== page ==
Online Communities: What You Don’t Know Can Hurt You

Online communities have become a strategic digital asset for many companies, but marketing leaders still lack meaningful metrics to report success.

According to Leader Network’s latest research study, “The Business Impact of Online Communities,” 92 percent of marketing and community leaders say that their online community has an impact on the organization. That’s the good news.

The bad news is that marketing and community leaders struggle to measure and report on the quantifiable financial and competitive benefits that online communities deliver.

Marketing leaders who can’t demonstrate the success of the online community endeavors – using the hard-and-fast data that business stakeholders crave – are at a significant disadvantage, particularly when it comes to resource and budgeting conversations with their CFOs.

So, if you have an online community (or are planning to launch one) what should you be measuring?

What Are You Spending, Saving, And Generating?

I was surprised by the answers to basic questions about financial tracking in the survey. In response to the question, “What are the annual costs of your community inclusive of software, staff, and content?” a whopping 25% of marketing and community leaders – one in four – reported that they don’t know or don’t track their community expenses. Also, 24% don’t know if their community generates revenue or not. And almost 40% do not know whether their community saves their organization money or not.

On the bright side, we found that 49% of communities generate or influence revenue – and 29% realized more than $1 million last year. Despite revenue gains, without a clear picture of cost it’s impossible to calculate ROI.

Since the majority of our study participants hold senior roles, I don’t think that lack of knowledge is due to lack of access to financial information. Rather, it suggests that many marketing and community leaders don’t have a standardized method for tracking community financials. That needs to change, and quick.

First, get your financial and business metrics in order so you can start to track what you spend against what you yield. Then, meet with your CFO to understand his or her expectations for developing a cost-benefit analysis of your community.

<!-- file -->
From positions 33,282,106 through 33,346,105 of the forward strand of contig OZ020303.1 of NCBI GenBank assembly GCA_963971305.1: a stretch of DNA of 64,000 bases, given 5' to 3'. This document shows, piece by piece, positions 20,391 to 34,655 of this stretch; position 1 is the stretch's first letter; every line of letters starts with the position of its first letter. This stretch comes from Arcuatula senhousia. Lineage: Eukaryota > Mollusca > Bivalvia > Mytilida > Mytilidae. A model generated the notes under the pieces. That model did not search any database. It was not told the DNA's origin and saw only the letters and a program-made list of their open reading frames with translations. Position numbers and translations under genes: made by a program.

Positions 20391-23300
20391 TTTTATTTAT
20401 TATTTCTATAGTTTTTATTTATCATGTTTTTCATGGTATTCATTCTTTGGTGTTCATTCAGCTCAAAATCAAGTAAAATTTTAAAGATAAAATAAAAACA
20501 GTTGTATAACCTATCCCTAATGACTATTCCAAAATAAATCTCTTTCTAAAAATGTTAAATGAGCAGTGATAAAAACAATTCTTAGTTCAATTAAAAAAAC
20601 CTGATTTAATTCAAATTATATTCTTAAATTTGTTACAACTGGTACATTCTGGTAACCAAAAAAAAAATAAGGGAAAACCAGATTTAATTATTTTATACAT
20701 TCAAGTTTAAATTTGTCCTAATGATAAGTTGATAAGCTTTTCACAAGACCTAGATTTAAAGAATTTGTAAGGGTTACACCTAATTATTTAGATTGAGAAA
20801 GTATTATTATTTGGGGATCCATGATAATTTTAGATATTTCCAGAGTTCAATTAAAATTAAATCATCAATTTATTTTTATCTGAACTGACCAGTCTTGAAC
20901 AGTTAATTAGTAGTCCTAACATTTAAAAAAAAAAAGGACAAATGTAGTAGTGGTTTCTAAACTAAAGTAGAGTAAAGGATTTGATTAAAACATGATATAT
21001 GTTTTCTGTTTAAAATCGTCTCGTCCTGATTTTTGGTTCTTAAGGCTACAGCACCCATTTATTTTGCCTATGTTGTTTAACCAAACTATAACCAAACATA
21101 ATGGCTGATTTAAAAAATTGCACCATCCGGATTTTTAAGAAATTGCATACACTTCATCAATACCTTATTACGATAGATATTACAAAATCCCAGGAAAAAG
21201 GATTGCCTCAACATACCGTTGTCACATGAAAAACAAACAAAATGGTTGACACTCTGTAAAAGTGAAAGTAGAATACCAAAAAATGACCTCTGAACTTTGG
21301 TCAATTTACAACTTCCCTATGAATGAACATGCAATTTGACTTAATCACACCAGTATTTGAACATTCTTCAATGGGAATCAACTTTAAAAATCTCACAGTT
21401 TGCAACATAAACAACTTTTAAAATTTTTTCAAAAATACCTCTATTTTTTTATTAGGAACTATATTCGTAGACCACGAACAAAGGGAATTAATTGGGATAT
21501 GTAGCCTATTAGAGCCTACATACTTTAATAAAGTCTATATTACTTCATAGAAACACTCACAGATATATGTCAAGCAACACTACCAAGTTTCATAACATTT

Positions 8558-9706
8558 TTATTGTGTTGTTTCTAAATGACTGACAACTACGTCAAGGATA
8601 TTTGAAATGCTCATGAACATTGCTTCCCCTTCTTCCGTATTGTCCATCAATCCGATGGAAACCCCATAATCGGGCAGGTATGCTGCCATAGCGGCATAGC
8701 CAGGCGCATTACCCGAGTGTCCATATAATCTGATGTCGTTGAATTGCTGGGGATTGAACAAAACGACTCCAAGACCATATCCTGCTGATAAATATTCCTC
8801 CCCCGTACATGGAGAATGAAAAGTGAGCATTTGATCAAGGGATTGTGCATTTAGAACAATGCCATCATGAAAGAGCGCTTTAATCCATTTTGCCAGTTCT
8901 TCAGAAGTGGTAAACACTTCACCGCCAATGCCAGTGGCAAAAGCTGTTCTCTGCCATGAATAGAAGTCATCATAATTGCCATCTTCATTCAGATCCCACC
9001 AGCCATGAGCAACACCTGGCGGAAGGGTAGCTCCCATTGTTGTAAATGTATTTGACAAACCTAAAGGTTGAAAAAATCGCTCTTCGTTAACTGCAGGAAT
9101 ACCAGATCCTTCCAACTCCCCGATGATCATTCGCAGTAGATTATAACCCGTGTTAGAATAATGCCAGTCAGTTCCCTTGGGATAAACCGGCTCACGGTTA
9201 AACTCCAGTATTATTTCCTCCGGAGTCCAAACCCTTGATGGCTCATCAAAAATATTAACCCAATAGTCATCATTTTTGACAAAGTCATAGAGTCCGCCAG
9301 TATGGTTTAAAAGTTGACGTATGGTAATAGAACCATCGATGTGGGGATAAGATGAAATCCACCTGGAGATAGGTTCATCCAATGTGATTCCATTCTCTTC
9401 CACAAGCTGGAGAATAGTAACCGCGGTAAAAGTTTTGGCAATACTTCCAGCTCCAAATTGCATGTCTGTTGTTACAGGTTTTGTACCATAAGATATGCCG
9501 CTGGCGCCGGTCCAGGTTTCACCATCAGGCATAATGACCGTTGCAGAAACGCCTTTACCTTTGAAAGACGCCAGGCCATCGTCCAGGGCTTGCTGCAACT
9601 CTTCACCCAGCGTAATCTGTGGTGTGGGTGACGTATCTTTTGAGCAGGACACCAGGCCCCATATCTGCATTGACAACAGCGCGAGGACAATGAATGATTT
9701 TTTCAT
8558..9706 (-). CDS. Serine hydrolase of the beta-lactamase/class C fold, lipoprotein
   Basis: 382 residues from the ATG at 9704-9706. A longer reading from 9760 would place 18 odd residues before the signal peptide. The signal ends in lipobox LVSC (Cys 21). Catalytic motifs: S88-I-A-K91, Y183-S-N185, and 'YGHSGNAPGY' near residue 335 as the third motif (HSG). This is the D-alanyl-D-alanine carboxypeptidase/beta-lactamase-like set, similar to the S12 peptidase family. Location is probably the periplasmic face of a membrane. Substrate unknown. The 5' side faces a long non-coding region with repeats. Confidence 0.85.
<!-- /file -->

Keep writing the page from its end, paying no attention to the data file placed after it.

As important as these financial measures are, if that’s all you measure, your online communities won’t be effective.   You must also be able to answer another critical question.

How Is The Community Driving Competitive Advantage?

For most organizations in the study, competitive advantage means customer retention (57%), followed by customer intimacy (48%). But when asked how they measure community success, marketing and community leaders provided the fewest examples in the customer retention and satisfaction arena. That means they’re not measuring what matters most to their organization.

In response, the Community Impact Framework was created, which marketers can use to quantify the value of their online communities. To build the framework, hundreds of metrics that marketing and community leaders are currently using to measure success were combed through, and then overlaid with metrics from Leader Network’s own KPI library. The goal was to demonstrate that a metric (of any kind) must be aligned with and in support of a business goal to be meaningful.

As you move through the framework – from Community Vibrancy Metrics on the left to Business Integration Metrics on the right – you’ll see an increased impact on the business. While a metric like “membership growth” is important to track, it’s when you can measure things like “correlation between user engagement and annual revenue spend” or “uptake of new product” that you’ll have them yelling “Bingo!” around the boardroom.

Without clear metrics to demonstrate financial and competitive benefits, marketing leaders will continue to fight for internal support and increased funding for their online communities. The time is now to adopt new standards of measurement that will enable you to track and tell your business impact story, convincingly and consistently.